If you over tighten the bow, the bow will lose it’s shape over time and also may warp or break. The hairs will also be over pulled and loose their elasticity and become frail. Such that when you play, you may find that the bow keeps shedding. For violin bows at all sizes, when needing to use the bow to play you can maintain about a 1cm gap if measured in the middle part of the bow. See the photo below:


Rosin is resin from conifers or pine trees. At different times of the year or different species of plants, the rosin would be darker or lighter. Some may even be colorless or green in appearance. As hairs are smooth and have no friction, the rosin is applied to facilitate friction and sound when played (bowed) over the violin strings. There are many brands and sizes of Rosin that you can buy, but they are all for the same function to increase friction for vibration and sound to be created.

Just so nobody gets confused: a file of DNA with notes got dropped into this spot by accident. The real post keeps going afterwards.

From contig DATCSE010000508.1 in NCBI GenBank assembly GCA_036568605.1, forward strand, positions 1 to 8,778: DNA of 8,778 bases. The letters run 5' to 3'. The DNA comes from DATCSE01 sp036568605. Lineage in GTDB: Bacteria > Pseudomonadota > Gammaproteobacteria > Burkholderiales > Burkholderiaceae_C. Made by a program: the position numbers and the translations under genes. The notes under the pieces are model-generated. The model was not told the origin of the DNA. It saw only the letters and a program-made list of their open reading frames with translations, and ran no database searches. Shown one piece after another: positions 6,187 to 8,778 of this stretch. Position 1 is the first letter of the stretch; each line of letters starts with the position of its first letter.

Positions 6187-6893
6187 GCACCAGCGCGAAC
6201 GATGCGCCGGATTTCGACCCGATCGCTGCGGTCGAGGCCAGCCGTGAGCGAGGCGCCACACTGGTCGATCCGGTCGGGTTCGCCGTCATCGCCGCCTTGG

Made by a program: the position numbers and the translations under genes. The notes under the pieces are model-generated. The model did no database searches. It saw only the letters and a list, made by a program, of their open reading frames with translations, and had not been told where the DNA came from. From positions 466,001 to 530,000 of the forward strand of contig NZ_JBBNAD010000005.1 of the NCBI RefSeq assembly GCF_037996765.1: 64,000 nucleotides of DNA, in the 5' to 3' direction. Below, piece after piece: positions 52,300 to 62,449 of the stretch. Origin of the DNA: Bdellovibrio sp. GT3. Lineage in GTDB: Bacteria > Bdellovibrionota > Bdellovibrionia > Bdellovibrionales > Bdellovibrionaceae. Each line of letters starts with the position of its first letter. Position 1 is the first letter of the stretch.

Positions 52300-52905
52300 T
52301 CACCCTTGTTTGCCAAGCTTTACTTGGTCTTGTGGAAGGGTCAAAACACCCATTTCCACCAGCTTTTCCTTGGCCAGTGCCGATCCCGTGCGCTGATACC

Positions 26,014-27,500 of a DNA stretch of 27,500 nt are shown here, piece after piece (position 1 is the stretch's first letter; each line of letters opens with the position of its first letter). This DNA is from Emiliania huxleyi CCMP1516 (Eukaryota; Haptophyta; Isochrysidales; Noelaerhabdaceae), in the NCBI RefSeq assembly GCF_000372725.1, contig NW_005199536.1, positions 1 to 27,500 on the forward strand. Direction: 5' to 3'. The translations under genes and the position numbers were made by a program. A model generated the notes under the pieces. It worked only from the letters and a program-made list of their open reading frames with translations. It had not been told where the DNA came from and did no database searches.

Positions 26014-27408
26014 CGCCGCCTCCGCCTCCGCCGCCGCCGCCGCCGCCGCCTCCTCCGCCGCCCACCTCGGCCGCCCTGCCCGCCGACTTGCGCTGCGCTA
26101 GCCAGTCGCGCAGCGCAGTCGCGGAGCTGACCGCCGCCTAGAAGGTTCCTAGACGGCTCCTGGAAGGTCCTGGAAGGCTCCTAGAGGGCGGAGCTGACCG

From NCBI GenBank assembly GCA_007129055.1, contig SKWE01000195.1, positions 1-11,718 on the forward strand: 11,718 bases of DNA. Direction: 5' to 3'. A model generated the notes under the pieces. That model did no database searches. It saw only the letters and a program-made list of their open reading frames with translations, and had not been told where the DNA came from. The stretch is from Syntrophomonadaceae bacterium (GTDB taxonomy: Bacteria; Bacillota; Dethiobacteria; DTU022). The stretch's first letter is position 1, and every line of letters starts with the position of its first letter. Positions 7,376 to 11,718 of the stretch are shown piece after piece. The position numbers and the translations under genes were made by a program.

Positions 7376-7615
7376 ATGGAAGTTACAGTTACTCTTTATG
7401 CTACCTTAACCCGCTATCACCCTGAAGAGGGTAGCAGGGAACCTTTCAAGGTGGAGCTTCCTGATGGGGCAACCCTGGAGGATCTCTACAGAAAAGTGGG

You can apply as much rosin as you want and there will be no ill effects to the bow. There can be difficulty to play if there is too much or too little rosin. However, if you want to maintain the appearance of the varnish on your violin and also may have a sensitive nose, you may want to just apply it five times up and down per a hour of practice like I do myself and for my students. (There is no official preference or rule) It is important to remove any trace of rosin with a tissue over the violin after each use so that it does not build up and stick over time. This may cause an unwanted appearance and also the rosin build up can affect the sound of your instrument.


When using rosin, apply it evenly no matter what shape the cake is. Some may be round or rectangle, but you should go over the whole surface of the rosin and not leave a “runway”. See the photo above. Try also not to apply it too close to the frog otherwise you may crack or chip the rosin with the metal ferrule of the bow. Apply in one direction and not up and down too violently so that the hairs are not pulled in a forceful manner.